Rest and Recovery in Sports

One aspect of sports training that is often overlooked is the importance of rest and recovery time. In a discipline such as fencing, when the season has stretched so much that an athlete can find a competition at any time of year, it is doubly important for our bodies to find some down time. Rest allows the body to heal and reset. Although it may seem counter-intuitive, studies have shown that performance can increase after a period of mental and physical recovery.

Photo by Esther Simpson, shared under Creative Commons license.

Photo by Esther Simpson, shared under Creative Commons license.

Fencing parents take note – the young athlete is at particular risk of overtraining and overuse injuries. The bones in children and teens have not finished growing and are not as strong as those of adults. The American Academy of Pediatrics has put out a nice set of guidelines on this subject here.

A period of rest can also allow more longstanding injuries to heal. This is one of my main reasons for taking a short break from training at this part of the year. Aging athletes take longer to recover than younger ones also. As I creep closer to the Veteran categories for fencing, this also becomes a consideration for me. For a nice summary of tips to help improve recovery in athletes over 35, look at this article.

There is also a mental aspect to overtraining syndrome. Symptoms can include depression, irritability, headaches, insomnia, and a decrease in enthusiasm for the sport. Some athletes may think that they will feel better if they can just train harder, when it is the opposite approach that is needed.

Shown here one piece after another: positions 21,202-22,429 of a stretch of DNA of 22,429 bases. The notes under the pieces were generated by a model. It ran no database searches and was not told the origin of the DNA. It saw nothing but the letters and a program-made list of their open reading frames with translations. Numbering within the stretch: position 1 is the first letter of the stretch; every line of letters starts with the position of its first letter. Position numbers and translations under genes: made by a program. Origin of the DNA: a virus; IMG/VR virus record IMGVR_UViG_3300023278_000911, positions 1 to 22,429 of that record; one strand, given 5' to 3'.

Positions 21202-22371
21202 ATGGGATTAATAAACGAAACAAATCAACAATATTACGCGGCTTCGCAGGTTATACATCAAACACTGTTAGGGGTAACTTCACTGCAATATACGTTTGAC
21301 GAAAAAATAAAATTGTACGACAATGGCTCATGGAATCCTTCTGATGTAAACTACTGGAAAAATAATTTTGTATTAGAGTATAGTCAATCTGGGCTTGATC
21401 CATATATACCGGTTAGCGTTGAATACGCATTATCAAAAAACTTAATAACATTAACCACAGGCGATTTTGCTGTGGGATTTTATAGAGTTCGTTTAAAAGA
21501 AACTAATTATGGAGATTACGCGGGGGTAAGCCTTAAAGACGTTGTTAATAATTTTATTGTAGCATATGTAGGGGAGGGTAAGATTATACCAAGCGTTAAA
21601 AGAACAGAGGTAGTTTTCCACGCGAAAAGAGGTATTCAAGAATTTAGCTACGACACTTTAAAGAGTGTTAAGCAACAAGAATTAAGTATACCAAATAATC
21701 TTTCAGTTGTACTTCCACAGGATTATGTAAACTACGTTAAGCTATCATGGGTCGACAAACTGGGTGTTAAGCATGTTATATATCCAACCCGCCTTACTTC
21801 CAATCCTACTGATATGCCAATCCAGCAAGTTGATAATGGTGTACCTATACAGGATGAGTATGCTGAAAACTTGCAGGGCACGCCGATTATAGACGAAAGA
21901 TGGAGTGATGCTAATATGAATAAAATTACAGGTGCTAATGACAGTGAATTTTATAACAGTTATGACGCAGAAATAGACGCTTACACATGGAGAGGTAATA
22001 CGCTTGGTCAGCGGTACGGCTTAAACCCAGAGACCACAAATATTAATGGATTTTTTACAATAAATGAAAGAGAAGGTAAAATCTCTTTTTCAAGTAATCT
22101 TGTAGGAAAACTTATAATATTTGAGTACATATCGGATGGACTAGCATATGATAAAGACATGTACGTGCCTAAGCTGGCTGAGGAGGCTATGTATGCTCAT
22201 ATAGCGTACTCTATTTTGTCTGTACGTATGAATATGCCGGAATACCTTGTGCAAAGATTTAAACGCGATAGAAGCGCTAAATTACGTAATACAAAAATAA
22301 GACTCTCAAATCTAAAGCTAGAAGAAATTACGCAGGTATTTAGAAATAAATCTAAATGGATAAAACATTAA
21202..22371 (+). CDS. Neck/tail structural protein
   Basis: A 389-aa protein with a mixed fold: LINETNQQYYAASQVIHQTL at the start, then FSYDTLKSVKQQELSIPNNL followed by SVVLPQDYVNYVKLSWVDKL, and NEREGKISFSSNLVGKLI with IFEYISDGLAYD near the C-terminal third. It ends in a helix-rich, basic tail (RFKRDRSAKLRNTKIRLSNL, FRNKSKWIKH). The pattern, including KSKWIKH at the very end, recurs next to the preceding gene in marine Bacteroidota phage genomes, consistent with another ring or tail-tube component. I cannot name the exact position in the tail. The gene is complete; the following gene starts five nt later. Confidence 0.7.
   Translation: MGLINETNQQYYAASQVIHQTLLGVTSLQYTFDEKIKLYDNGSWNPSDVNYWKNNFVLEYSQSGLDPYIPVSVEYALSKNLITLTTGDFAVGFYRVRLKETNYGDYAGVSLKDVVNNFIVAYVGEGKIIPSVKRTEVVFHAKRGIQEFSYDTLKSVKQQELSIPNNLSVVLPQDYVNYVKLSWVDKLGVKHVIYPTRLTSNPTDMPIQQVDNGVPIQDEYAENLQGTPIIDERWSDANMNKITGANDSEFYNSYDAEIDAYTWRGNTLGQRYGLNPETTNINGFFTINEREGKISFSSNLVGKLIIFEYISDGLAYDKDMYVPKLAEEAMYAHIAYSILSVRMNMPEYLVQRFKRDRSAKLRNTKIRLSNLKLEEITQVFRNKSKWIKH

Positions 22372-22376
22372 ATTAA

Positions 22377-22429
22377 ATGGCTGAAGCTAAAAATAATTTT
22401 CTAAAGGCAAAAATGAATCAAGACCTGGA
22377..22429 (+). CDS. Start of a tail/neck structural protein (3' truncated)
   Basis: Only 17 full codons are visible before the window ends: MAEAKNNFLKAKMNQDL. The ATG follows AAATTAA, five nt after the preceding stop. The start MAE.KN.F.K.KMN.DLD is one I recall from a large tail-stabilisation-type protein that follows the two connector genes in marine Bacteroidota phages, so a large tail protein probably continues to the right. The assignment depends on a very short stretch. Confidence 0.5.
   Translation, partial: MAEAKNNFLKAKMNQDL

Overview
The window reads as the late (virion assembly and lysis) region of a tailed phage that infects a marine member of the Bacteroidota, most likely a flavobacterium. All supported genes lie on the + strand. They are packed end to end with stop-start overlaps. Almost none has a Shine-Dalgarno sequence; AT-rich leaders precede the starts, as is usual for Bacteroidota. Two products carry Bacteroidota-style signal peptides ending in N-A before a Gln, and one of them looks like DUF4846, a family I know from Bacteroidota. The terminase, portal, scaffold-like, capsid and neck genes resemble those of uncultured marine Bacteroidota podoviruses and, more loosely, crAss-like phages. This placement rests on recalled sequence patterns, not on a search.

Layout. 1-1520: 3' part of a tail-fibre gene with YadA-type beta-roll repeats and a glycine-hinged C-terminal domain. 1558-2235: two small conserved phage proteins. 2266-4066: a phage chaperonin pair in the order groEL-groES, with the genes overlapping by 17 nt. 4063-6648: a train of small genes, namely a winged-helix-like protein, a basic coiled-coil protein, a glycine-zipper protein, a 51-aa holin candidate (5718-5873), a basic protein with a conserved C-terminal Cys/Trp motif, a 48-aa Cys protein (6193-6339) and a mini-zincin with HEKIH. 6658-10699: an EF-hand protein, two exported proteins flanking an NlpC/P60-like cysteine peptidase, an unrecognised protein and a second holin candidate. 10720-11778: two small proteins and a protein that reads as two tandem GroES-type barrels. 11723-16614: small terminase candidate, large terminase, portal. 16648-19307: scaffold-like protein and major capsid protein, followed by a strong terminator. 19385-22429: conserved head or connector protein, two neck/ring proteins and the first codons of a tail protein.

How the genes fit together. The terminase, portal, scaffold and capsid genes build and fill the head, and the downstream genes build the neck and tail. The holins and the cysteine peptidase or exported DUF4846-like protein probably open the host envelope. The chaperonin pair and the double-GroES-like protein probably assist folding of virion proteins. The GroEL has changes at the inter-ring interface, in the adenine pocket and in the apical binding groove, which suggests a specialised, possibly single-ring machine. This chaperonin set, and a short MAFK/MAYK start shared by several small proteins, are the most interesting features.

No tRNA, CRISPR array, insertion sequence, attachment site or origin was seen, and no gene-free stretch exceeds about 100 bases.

Go get some rest! Photo by Paul Dunleavy, shared under Creative Commons license.

Go get some rest! Photo by Paul Dunleavy, shared under Creative Commons license.

With Summer Nationals over, there is a natural break in the fencing schedule for me. With no particular exercise in the last 4 days, my leg muscles already feel much better. I plan to take at least two weeks off from fencing practice, but will start some light exercise later today. I plan to limit this to easy cardio, light weight training, and yoga and stretching. Next week I hope to get on my bicycle for some cycling in the warm summer weather. Cross training in sports and activities other than your primary discipline can help with recovery.

What do you do for your recovery? Do you schedule it ahead of time or wait until you feel that you need it?


8 Comments (+add yours?)

  1. sportsman1
    Jul 01, 2014 @ 21:18:39

    Your right rest can be a tricky thing. I have to plan ahead or I will never take a break. I hope that some day I will be able to take my rest on a beach somewhere. Until then, I sleep for an extra hour.


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    Jul 13, 2014 @ 05:02:46

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  3. Imarunner2012
    Jul 15, 2014 @ 08:30:43

    As a runner we talk about the importance of rest also. Interesting to hear about rest from a fencing perspcective. Found you via Co-Promote.


  4. Clare
    Jul 15, 2014 @ 14:51:54

    Thanks for commenting, everyone! I’m done resting and I’m ready to start training again. I know it’s tough to take a break from something you love, but that’s part of what helps to keep the passion for it burning, as well.


  5. BarryMcVeigh
    Jul 16, 2014 @ 08:08:03

    Rest is soooo important!! After all this is when gains in fitness actually occur!


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    Jan 07, 2015 @ 06:12:29

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  8. Greg Parry
    Jan 14, 2015 @ 07:35:39

    We all need rest after doing work. Rest help us to recover our body and after that we get ready for doing more work.


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